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Liddo-kun 2021-08-10 08:29

Question on renaming drive letter.
is it safe to rename local disk G: to E: ?? The reason is, one of my games, Otomedius G, wants a drive E:, so that it can save high scores and ranks.

local disk C and D are one disk (this is the one that boots the pc), local disk F and G are one disk, and I don't know which disk System Reserved E: belongs.

Renegade334 2021-08-10 09:03

System Reserved should be on the main disk, right alongside the Windows installation. If you're not certain, click on the Windows Start Button, type diskmgmt and press "Enter". It'll open the Disk Manager and you'll see which disk the SR is physically on.

As for the System Reserved partition, I usually leave that alone and do not push my luck. However, in the event that the letter change option is NOT available in Disk Manager (greyed out), it should be possible to do it with DISKPART console commands.

That said, before tinkering with anything related to System partitions and whatnot, I suggest you do a full backup of your hard drive using backup & restore software, just to be safe, as I don't know whether it's going to break something on your rig or will pass by completely unnoticed.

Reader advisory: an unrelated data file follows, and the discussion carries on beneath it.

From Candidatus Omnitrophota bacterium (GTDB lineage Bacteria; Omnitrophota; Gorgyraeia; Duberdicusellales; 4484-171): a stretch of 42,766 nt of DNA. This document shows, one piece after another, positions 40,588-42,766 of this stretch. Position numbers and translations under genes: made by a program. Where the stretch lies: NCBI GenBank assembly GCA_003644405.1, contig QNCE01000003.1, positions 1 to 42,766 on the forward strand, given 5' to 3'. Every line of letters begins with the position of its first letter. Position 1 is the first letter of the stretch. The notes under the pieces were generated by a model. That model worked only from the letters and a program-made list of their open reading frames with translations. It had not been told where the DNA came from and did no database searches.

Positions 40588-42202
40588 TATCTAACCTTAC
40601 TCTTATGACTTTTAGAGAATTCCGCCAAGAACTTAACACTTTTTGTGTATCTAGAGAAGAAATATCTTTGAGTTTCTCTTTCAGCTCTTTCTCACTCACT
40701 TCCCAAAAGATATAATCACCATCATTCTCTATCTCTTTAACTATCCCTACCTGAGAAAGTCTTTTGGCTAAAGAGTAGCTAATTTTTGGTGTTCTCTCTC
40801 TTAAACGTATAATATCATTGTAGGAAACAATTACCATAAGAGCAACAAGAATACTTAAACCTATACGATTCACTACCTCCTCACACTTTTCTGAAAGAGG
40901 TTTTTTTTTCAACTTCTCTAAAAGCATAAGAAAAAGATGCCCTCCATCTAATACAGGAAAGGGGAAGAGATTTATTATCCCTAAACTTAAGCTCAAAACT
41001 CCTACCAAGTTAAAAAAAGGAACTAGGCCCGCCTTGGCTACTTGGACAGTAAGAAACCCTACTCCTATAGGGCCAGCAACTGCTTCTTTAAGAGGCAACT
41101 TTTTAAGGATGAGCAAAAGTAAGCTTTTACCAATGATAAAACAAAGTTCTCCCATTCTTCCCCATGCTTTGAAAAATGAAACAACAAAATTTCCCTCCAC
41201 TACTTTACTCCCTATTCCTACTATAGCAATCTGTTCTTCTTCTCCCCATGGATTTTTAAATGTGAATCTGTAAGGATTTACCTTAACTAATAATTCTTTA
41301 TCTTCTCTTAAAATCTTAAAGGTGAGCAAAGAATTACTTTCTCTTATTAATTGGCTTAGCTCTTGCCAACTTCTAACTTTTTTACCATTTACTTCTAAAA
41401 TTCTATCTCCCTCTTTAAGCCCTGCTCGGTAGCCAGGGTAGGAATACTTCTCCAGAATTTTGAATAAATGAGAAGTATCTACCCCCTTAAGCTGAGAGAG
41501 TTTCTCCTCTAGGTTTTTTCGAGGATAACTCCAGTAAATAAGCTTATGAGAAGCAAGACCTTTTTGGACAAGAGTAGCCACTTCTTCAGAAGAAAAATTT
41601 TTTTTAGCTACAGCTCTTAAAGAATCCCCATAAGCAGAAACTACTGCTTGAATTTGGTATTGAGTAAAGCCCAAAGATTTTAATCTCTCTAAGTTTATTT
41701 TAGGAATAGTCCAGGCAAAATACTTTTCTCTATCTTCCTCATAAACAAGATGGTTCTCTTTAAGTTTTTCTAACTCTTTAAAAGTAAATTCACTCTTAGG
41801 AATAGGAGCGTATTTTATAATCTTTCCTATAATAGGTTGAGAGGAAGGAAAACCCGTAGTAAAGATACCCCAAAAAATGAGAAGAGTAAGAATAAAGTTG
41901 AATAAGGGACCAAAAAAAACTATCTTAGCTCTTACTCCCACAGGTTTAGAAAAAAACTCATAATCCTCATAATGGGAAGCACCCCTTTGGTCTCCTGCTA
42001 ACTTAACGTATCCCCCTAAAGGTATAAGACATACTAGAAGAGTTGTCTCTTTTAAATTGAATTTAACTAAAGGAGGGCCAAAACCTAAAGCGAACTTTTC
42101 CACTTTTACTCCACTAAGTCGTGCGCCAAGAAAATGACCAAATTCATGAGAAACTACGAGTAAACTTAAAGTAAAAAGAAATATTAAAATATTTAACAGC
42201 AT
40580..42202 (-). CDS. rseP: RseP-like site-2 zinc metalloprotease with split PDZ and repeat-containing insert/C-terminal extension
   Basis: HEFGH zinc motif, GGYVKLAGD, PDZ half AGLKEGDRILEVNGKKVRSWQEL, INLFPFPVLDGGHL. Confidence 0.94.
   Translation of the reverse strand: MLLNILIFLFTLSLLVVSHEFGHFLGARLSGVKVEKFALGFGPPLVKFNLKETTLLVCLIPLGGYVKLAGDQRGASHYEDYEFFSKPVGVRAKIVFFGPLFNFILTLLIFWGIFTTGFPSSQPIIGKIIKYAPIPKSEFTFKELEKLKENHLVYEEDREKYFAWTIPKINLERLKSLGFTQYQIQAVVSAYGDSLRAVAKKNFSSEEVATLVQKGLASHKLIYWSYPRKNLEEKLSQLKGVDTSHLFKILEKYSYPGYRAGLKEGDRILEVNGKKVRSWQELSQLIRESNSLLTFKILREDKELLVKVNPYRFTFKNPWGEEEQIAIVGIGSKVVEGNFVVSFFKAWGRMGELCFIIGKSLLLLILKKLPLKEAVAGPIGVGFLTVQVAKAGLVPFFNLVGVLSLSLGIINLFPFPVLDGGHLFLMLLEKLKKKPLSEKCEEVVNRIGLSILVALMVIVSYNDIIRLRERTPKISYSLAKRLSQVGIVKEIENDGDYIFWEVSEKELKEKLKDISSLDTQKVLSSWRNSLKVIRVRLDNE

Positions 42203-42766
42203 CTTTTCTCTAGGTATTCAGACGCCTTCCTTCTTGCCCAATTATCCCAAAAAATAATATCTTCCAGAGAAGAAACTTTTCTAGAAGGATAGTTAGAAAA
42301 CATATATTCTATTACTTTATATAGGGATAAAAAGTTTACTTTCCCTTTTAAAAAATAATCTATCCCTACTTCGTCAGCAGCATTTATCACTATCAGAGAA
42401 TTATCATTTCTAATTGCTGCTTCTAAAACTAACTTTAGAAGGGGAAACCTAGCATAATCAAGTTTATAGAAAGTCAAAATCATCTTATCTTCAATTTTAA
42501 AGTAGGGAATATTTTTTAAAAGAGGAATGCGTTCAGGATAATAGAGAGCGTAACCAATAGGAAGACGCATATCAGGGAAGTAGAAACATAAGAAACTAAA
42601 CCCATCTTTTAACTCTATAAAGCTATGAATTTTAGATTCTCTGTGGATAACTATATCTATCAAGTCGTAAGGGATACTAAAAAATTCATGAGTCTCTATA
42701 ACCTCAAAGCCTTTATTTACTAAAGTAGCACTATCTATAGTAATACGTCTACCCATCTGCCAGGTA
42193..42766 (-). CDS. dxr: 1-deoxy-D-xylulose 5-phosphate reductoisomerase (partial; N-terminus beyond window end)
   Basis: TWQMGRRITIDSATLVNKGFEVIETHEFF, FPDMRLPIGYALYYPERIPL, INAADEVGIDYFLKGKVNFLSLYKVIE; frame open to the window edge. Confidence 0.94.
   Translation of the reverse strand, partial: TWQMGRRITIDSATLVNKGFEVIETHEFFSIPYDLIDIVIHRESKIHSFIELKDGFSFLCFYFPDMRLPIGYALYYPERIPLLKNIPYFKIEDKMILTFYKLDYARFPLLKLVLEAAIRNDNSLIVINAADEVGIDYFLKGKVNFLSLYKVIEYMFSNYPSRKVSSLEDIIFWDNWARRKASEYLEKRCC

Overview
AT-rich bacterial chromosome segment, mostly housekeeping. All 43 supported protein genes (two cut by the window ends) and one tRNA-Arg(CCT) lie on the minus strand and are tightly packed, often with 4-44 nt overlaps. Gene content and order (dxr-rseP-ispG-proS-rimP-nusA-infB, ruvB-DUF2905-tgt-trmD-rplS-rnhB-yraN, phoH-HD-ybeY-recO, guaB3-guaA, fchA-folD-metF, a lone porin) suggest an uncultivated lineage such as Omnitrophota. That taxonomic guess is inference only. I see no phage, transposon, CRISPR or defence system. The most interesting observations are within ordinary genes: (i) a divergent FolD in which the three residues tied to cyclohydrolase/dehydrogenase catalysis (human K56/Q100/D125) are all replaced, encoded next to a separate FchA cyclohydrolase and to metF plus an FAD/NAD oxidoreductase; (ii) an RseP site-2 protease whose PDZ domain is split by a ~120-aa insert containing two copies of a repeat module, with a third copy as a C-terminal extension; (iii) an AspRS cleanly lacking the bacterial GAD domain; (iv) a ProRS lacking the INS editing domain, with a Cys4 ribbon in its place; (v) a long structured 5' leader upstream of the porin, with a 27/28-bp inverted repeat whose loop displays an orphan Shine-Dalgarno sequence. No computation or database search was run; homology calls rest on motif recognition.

demonix 2021-08-10 09:13

System reserved shouldn't even be visible or assigned a drive letter, so something is definitely amiss there.

Liddo-kun 2021-08-10 09:45

this pc used to only have C: and D: .. then one of my other pc broke down, I got the HDD from that pc and put it into this one... causing F: and G: to appear .. but I can't remember when the System Reserved E: appeared.

my thoughts is, since G: is not really a part of the boot disk, then it could be renamed safely to E: ... or maybe this would affect system reserved in some way, since it's also named E: ??

after reading the comments. I suppose, leaving things alone would be better. :uhoh:

SeijiSensei 2021-08-10 10:55

Don't use Windows much these days, but maybe you can use aliasing? DK if that still exists in modern Windows,


Renegade334 2021-08-10 16:53

Better leave SR alone. That stuff contains data pertaining to the boot process, including the Boot Manager and even some BitLocker stuff if you have that enabled.

By the way, this smaller partition is typically created when you make a new Windows install OR when your current Windows receives a major update (e.g. Windows 10's 20H2 "October 2020 Update"). It's pretty normal.

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